Whilst they wait they mourn; aroused by the call of God—awakened by the silver trumpets on the first day of the month—they spend the intervening days, between the feast of the trumpets and the day of atonement, in sorrow and repentance.

It is their repentance which is specially prominent in Leviticus 23. We have no account here of what took place inside the veil, for that we must turn to chapter 16. Here is shadowed a guilty people, sitting in darkness but looking for light, sighing in bitterness, perplexed and sorrowful, cast down and disquieted, but calling upon their soul to “hope in God.”

The modern Jews term this feast the black fast, and however careless they may be as to observing the others, there are few who do not observe the day of atonement! Vain is their fasting now, for until the church is taken out of the world, and Christ appears a second time without sin unto salvation, no high priest shall appear.

What is set before us here is the burdened conscience of repentant Israel in a future day divinely awakened to their awful sin.

“Ye shall afflict your souls” (v. 27).

“Whatsoever soul it be that shall not be afflicted in that same day, I will destroy from among his people” (v. 2).

“Ye shall afflict your souls” (v. 32).

This threefold call to Israel to bow their souls in deep heart-searchings points to the day when the enormity of Israel’s sin in rejecting and crucifying Jesus their true Messiah, shall be brought home to them; then they shall indeed mourn and afflict their souls. Egypt once wailed a bitter wail over the firstborn; from the prison to the palace an anguished cry arose. Now it is Israel’s turn to weep; they are in bitterness as one that is in bitterness for his firstborn. Like Joseph’s brethren of old they cry, “We are verily guilty;” but their sorrow is personal as well as national, individual as well as collective, for though the “land” is said to “mourn,” it is also added that it is “every family apart.”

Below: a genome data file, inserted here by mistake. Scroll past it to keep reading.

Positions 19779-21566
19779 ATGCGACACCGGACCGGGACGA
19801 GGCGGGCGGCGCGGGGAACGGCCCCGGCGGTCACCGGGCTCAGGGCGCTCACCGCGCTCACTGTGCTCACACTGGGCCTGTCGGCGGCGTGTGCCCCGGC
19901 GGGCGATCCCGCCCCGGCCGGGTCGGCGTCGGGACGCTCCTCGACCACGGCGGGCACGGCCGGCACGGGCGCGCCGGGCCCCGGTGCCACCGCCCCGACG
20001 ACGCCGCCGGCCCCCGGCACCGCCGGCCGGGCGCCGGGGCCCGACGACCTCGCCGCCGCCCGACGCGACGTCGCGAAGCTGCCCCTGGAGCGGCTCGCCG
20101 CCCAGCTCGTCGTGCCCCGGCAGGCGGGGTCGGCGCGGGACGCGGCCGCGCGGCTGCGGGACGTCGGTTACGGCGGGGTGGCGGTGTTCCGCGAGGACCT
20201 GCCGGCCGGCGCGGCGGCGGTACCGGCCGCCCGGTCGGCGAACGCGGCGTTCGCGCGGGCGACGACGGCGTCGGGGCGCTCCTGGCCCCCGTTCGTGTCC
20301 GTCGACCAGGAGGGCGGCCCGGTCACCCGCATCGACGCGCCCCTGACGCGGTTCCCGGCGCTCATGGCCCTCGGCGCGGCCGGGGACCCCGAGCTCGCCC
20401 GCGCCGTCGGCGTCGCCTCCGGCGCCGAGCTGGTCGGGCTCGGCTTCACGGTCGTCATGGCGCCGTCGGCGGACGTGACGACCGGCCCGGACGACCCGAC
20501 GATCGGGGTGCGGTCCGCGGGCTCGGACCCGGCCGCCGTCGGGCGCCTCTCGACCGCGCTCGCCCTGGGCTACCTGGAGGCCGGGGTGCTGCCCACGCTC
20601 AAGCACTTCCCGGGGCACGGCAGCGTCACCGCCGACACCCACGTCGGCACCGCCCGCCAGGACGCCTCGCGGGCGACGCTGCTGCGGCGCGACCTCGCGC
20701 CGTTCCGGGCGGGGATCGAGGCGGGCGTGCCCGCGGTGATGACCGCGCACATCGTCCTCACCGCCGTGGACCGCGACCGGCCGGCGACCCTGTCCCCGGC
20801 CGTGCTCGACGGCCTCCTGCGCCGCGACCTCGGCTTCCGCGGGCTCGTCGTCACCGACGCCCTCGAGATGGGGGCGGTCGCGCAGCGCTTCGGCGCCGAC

“And I will pour upon the house of David, and upon the inhabitants of Jerusalem, the spirit of grace and of supplications; and they shall look upon me whom they have pierced, and they shall mourn for him, as one mourneth for his only son, and shall be in bitterness for him, as one that is in bitterness for his firstborn. In that day shall there be a great mourning in Jerusalem, as the mourning of Had-ad-rimmon in the valley of Megiddon. And the land shall mourn, every family apart; the family of the house of David apart, and their wives apart; the family of the house of Nathan apart, and their wives apart; the family of the house of Levi apart, and their wives apart; the family of Shimei apart, and their wives apart; all the families that remain, every family apart, and their wives apart” (Zech. 12:10-14).